Try to get a good photo of a golden-crowned kinglet. Go ahead.

Kinglets, both ruby and golden-crowned, generally present themselves as thumb-sized silhouettes, high in the treetops above you. You get a vague impression of something grayish against the sky; you hear some faint tinkling calls and perhaps the beady three-part see-see-see whistle of the golden-crowned, and then they switch trees and you lose them again.

Just forget taking a photo of them; they’re too fast and high and nervous. And forget looking down on them, seeing those amazing gold crown stripes. They’re almost never beneath you; they’re high overhead, unattainable.

Most of the time.

This little female kinglet had been poking around in the arbor vitaes and birches outside the studio window all morning long. I had my Canon Digital Rebel on the drawing table, at the ready.

It had its 70-300 mm. zoom telephoto lens attached. **

Every time I’d see her, I’d train the lens on her, through the window, through the crop netting screen that protects birds from colliding with my studio portals. And this time, she came out.

She had an itch, so she dropped her wing and brought her tiny foot up over it.

She scratched her face. I sat in my drafting chair agog, hoping I was getting the photos I was hoping I was getting.

She studied a birch leaf and found a tiny insect–spider? Scale?

And downed it with a toss of her tiny head. I had a golden-crowned kinglet once who’d hit a window at my Connecticut studio. It had a pretty good concussion. I had a devil of a time force-feeding it with that needle-fine bill and tiny gape, but it made it to fly another day. And here was a wild kinglet tossing down a buglet right in front of me. And you can see the bug. And I have a photo of it. All right, I’m satisfied.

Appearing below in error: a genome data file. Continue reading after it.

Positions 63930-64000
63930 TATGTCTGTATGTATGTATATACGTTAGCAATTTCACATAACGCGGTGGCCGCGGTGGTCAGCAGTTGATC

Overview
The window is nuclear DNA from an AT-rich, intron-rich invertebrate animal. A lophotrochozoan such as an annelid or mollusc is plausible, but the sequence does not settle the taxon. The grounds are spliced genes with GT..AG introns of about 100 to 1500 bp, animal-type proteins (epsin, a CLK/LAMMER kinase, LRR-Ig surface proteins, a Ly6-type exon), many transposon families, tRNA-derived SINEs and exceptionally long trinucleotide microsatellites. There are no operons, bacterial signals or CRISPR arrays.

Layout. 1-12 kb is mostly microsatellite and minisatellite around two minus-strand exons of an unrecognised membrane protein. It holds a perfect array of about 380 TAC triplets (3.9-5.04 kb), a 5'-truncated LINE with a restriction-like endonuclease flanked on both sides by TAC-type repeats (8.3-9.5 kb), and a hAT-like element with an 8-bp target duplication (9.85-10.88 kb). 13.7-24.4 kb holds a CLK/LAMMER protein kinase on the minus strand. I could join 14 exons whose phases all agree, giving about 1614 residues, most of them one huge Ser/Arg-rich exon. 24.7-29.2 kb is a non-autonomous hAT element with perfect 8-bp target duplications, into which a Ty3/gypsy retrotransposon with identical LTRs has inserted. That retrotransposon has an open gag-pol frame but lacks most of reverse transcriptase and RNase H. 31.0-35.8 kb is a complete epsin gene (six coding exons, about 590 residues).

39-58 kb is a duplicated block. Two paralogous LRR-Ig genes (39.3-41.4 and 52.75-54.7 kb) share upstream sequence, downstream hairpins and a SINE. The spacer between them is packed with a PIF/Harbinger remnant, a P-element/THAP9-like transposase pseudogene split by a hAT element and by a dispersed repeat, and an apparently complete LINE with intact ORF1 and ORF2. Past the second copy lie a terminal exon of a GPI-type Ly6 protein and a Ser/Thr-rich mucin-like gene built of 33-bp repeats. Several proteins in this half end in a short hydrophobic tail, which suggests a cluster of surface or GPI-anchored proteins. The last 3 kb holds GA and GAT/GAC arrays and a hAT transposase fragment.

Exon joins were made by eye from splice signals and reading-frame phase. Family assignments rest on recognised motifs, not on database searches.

Satisfied? I’m delirious. Oh, thank you for that view of your crown! If you were a boy, there would be flame-orange down the center. I’ll take you just as you are.
you beautiful thing.
I don’t expect to get much better golden-crowned kinglet photos than these, ever again.
**These links go to the product pages on B&H Photo’s web site. If you decide you want to take pictures with my rig and buy a camera or lens from these links, I get a teeny weeny kickback. At least in theory. So if you’ve been thinking about upgrading, I’d be obliged if you’d upgrade from here. You’ll get the lowest price and fastest service. Bloggers: we’re all trying to figure out how to make it pay without looking like craven ravens.
Written by Julie
Julie Zickefoose is an artist, naturalist and writer specializing in natural history. Her writing is based on keen observation of animal and human behavior, and she likes to interweave solid natural history information with larger philosophical themes to challenge and inspire the reader. Julie contributes three-minute natural history commentaries to National Public Radio’s All Things Considered. She illustrates her books and magazine articles with her own sketches and watercolor paintings. Letters from Eden (Houghton Mifflin, 2006) will soon be followed by a memoir about the birds she has raised, healed, studied and followed throughout her life. She lives at Indigo Hill, an 80-acre wildlife sanctuary in Appalachian Ohio with her husband, Bill Thompson III, their children Phoebe and Liam, and their Boston terrier, Chet Baker.